We were driven to the airport after performing
the night before, at a Hispanic Festival in Columbus Ohio.
A salsa band from California
and a poet from New York — both Puerto Rican
except for my hair.
I had gone too long between hair cuts
undecided, after a life of short hair
whether I had what it takes to look good with long hair.
Did I possess the physicality to balance
my scrawny calves — which magnifed
with every pound I imagined...if I had long hair?
After years of Tang milkshakes & individually wrapped
american cheese slices, would my non-existent upper-body strength
hold up to what I’d always envisioned?
During this indecision, it grew quickly
into one lump.
My hair, represented
a non-barrio dryness, unkept — almost
hippie-like, something that just
wouldn’t sit too well with the busload
of Boricuas I was riding with.
Here were traditional Puerto Rican Men,
from 20 years of age to 60 — very well groomed
with gold watches and wisecracks.
Here I was, feeling out-of-place as my
very non-Puerto Rican glasses kept slipping...
I was having thoughts of fitting in or not.
If you even have thoughts
of fitting in or not, you don’t.
my beard may be trimmed
but my hair is disheveled
in my head
is my entire conundrum
The rear-view mirror exposed a rear view
of who I was supposed to be in this Latino Age.
All because of my hair — adding to my previously
mentioned, generally non-Puerto Rican look.
Thing is, I’m the first to not want to fit in
anywhere! When the moment you’re in — stops
to surround you — with memory and cologne
you take what’s around you, as immediate past
smiling into the future — flowing into the ebb.
On a bus ride with my brethren
us Latinos — we are gracious in our handouts.
Unconscious demonstrators of our plight, whether real
or imagined. It’s convenient to have purpose
if there IS plight...
old Salseros never die, they just find another beat.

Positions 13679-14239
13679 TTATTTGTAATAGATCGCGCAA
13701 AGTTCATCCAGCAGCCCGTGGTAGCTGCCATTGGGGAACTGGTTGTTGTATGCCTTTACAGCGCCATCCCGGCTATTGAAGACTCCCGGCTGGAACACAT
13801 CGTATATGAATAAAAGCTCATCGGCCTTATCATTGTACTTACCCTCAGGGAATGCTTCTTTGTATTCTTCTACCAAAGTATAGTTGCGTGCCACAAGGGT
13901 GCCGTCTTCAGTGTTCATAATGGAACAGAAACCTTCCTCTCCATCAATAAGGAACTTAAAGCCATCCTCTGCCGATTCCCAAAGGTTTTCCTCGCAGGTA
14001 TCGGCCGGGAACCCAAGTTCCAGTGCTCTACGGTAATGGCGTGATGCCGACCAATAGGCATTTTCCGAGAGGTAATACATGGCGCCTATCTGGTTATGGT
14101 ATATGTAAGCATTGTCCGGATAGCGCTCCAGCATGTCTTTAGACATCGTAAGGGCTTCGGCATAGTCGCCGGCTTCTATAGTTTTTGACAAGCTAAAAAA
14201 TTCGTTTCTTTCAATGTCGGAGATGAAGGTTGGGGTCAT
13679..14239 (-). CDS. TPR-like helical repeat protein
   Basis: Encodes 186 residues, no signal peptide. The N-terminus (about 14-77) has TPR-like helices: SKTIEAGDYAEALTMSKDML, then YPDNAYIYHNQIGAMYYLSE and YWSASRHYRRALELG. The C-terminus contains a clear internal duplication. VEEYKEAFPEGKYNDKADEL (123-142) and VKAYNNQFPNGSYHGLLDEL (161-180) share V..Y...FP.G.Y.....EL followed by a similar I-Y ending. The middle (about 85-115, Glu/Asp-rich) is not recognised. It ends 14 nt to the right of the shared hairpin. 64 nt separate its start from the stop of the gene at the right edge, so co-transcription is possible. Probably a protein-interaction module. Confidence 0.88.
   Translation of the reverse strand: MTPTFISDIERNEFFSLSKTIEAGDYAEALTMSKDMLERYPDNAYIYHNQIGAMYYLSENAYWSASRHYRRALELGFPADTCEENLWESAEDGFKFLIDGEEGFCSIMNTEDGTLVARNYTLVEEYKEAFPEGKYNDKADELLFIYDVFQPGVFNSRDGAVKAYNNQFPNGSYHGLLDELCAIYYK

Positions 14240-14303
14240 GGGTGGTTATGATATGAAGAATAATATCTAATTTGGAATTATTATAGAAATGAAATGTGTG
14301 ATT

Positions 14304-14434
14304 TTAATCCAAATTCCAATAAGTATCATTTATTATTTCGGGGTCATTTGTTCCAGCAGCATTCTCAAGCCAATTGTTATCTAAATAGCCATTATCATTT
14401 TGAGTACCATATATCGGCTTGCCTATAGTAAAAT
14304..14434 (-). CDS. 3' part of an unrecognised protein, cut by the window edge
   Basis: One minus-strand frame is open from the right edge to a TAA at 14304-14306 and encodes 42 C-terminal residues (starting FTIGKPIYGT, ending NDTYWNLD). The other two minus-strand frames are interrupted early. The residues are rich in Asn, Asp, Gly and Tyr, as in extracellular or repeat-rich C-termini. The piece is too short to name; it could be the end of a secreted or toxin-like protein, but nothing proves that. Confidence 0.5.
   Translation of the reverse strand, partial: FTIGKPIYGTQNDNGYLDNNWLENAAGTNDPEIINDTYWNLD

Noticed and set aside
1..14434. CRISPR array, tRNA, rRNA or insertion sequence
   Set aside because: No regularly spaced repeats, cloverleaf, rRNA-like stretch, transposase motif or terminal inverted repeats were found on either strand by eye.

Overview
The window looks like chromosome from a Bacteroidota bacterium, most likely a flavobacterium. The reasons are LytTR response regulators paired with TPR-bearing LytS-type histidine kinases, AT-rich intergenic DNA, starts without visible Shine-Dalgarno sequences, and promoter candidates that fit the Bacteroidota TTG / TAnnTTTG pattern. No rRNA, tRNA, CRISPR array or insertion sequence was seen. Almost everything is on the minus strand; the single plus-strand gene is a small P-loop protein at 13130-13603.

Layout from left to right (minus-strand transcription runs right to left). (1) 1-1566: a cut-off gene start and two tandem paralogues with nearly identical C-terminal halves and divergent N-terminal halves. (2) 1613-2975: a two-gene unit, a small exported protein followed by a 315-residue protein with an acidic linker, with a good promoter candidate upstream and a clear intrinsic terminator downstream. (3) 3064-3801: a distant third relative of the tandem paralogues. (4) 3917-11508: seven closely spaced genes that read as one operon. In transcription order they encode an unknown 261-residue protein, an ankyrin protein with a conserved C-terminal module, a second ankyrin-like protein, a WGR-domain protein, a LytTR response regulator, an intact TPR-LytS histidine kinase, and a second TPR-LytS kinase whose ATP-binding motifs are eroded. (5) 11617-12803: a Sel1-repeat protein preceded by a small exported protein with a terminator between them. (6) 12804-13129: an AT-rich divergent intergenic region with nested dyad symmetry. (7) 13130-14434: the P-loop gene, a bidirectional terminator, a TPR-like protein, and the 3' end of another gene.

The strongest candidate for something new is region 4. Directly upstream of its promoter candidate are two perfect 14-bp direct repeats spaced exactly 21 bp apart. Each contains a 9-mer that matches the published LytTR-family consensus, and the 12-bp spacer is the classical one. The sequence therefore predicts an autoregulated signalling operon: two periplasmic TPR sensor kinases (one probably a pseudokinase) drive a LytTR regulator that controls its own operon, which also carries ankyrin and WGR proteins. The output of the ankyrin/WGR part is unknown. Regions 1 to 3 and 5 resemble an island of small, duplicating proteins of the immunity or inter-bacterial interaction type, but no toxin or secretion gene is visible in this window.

I’m from here they’re from there
we’re brought to the middle of the land
to show what the edges are like
each coast represents
an island of coasts
revolving around myself
I can see
each of my coasts
staring me back
in the rear-view mirror
an island of who I am
against the land I’m in
: : : : : : : : : : : : : : : : : : : : : :
Puerto Rican men are all my father, there’s
no getting around that I can’t help it — I know
it’s not true, but the brain tells me
what the music won’t.
And the music tells me
now — what my mother used to then, silent
as the morning he died.
All Puerto Rican men
are Salseros with impeccable timing,
just like my father — finally
taking me for a grown-up haircut
the day before he died.
Little ten-year old mop-top
spending the afternoon with dad, first and only
time — meeting his grown-up friends
at my uncle’s store — I need to use
the bathroom, I said.
He winked at the men
and told me where it was.
I turned on the light — all four walls
the ceiling and parts of the floor
were covered with pictures of naked women.
There wasn’t an empty space
anywhere...centerfolds, playmates, legs
and hips and who knows what — a sea of flesh
and glossy eyes watching me pee.
I finished quick, and came back to my father.
He said, How was it. I said, Fine. They all laughed.
As we left for my haircut he gave me a wink.
Letting his guard down for a second,
just like —
all Puerto Rican men, and I used to believe
I wasn’t one because I was in touch
with my feminine side — each of my hemispheres
fully occupied — unlike
the uneven beauty of my father.
I discovered that, this world uncovered
is like the soul
of The Puerto Rican man — occupied
by the weight of his balance between
...but my vision blurs as my glasses slip.
I’m in regression — against any liberation
that’s happened to the species
since the day he died.
I refuse progress
because then — everyone will have caught up to me...
and where will I be!
as a Puerto Rican Man of New York Soul...
representing my people
by being who I am, confused
and alienated by my own soil — which has now
become my hair.